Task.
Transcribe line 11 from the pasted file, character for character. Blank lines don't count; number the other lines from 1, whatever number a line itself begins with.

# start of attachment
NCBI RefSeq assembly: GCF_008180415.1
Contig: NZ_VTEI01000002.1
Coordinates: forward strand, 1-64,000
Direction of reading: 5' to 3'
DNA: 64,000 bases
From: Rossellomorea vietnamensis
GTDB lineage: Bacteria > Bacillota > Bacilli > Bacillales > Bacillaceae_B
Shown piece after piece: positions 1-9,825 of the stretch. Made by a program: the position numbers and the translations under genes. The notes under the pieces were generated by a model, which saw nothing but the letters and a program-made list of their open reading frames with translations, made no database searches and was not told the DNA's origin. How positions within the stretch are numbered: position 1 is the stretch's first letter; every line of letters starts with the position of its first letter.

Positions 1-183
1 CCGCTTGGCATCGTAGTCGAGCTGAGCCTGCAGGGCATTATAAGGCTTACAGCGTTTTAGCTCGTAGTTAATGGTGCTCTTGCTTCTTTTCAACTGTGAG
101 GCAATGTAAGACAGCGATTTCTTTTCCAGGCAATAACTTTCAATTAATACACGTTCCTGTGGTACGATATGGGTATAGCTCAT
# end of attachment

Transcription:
101 GCAATGTAAGACAGCGATTTCTTTTCCAGGCAATAACTTTCAATTAATACACGTTCCTGTGGTACGATATGGGTATAGCTCAT